While at the 2012 National Service Learning Conference Geoffrey Canada delivered a great speech.  I tweeted a few of his remarks on Twitter (@19_more).  He totally stole my Harriet Tubman anecdote.  When I heard it, it equal parts blew my mind and pissed me off.  Who knows, maybe someday I’ll be giving the keynote somewhere and some young educator 3o years my junior will be equally conflicted.  I’m still young. I guess it’s good Geoff and I are seeing eye to eye.  I bring him up because of Waiting for Superman and something he said.  I couldn’t get through through it. There was too much hype and the subject matter made me sick so I turned it off.  But Geoff said something that struck me.  I’ve heard it before (it’s super Biblical) but the context was super helpful.  He said, “I am ready for my moment of opportunity to act on my dreams.” That’s how it worked with the Harlem Children’s Zone.

I have so many ideas on how to revolutionize communities and impact education.  I just need to be ready when my moment of opportunity arises.  His speech, as keynotes are supposed to, challenged and invigorated me.  It also reassured me that my beliefs are worth something.  When people don’t agree with you, you’re on to something.  I often get push back on my theories surrounding adolescent racialized identity development and academic achievement. That’s okay. It made me think of how charter schools have become popular at a time when our society needs something.  We’ve recognized social inequities and we want to fix without working too hard.  It’s not that simple. Nothing is that simple.  Charter Schools aren’t the iodine to our nation’s past.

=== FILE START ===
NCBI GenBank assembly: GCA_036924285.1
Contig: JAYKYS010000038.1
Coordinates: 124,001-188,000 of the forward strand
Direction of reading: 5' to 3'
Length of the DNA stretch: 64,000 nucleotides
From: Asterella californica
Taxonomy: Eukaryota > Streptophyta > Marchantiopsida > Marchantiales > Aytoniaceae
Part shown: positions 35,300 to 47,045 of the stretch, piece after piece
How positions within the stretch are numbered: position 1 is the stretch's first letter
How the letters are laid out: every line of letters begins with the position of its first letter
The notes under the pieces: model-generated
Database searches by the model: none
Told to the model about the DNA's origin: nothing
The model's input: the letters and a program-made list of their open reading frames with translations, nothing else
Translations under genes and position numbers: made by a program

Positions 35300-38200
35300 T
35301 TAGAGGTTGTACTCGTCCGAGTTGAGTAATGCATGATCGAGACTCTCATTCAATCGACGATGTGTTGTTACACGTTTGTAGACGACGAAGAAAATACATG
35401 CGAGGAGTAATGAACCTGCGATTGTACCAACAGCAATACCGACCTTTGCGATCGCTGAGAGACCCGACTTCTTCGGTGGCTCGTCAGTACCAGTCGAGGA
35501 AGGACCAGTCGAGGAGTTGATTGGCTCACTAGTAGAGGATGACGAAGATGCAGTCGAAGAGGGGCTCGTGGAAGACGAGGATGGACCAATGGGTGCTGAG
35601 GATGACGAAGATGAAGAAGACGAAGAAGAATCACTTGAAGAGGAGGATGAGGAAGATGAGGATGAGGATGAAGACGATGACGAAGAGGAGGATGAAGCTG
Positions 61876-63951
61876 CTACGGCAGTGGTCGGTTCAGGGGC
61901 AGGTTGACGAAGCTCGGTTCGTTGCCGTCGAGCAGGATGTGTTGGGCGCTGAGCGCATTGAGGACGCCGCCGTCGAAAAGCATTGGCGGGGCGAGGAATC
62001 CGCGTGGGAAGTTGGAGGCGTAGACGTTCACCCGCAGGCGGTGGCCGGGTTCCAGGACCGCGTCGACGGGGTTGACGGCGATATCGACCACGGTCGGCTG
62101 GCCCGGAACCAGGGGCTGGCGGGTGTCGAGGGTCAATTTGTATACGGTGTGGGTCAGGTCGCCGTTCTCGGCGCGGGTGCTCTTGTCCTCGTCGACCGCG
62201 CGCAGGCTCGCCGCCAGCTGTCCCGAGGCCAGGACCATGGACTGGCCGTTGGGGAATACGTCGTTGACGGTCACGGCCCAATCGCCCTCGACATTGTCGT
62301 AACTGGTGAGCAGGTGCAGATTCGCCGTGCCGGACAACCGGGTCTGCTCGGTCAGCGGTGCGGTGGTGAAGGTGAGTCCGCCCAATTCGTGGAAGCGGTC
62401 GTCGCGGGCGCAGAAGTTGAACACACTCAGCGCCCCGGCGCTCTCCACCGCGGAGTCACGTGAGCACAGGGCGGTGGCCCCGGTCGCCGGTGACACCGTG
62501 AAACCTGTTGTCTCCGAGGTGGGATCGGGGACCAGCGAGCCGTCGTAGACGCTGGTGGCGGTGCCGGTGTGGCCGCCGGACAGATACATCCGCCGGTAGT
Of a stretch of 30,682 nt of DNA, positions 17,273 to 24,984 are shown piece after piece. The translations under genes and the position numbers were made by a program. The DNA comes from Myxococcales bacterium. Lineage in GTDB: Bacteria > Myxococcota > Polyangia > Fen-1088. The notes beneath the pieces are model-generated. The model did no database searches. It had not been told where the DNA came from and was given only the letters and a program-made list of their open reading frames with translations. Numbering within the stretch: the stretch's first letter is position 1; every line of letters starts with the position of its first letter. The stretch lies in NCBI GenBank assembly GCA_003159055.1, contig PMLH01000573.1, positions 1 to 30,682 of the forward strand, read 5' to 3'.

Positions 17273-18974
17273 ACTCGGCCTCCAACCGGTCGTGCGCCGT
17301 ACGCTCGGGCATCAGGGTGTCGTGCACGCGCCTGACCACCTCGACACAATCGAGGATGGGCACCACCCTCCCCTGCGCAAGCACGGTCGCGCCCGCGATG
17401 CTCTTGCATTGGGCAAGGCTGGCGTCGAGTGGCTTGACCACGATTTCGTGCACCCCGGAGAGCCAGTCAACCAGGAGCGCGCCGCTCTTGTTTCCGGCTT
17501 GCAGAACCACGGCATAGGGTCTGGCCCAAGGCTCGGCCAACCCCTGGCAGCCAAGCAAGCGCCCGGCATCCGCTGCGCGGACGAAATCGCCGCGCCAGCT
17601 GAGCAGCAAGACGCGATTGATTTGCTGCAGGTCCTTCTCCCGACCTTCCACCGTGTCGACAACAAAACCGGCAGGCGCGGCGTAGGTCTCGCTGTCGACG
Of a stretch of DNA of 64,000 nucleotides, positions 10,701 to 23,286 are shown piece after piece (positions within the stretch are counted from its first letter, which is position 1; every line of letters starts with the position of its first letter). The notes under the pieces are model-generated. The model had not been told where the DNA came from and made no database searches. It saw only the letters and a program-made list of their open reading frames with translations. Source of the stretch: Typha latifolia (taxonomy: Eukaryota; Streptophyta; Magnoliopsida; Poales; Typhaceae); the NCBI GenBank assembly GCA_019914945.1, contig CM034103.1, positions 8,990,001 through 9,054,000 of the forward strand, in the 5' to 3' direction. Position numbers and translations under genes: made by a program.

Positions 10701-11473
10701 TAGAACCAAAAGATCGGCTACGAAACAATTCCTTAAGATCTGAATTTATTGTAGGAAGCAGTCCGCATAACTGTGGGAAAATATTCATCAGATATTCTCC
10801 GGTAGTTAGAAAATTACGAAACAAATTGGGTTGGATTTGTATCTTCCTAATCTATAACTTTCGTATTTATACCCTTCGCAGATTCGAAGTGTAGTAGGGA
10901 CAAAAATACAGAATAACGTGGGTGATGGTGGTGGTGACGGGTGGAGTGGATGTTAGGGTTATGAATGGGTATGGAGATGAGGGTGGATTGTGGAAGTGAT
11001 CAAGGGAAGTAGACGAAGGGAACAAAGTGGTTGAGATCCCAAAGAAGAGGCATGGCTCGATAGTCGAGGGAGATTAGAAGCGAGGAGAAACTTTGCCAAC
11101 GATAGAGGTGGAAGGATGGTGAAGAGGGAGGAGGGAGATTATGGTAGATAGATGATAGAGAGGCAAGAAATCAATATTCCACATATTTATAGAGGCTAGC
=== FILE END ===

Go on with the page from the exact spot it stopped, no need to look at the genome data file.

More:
While I’m not against charter schools I am against the way the public views them.  They. Are. Not. Our. Savior.  I’m not setting out to be education’s savior.  I just have some really good ideas.  If I am going to continue to educate as I do currently at a larger scale I must be ready “…when my moment of opportunity arises.”  Who knows when I’ll be eating popcorn and watching a movie at the White House and find myself nose to belly button with our nation’s, very tall, President of the United States.

It’s that time again…!

Grocery Shopping! Woot, Woot!

I’m not actually that psyched. I have $10.00 cash that I’m willing to spend on food.  See, I just got back from a conference where I had to pay for everything up front and then get reimbursed.  That totally kills your budget.  So, I’m broke till that check makes its way my way.  My refrigerator is bare bones; I should be embarrassed, but I’m not.  I’ll post picks of my spoils hopefully tomorrow.  Whatever I buy has to last like two weeks. Ha! This should be amusing.



I remember love, yet I don’t remember you.

In my memories of good feelings you are absent

I remember protecting you from him and him from you and myself from neither

And yet now you have he, he has she and I have neither

National Service Learning Conference pt. 1

I am tired.  I’ve been in Minneapolis since Tuesday morning discussing all things service learning.  I’m also applying for a $30,000 grant to start an expeditionary school of sorts.  It was a good week.  I sat at Common Roots for four hours talking with friends about race.  It felt great.  I’m going to digest this day and return later.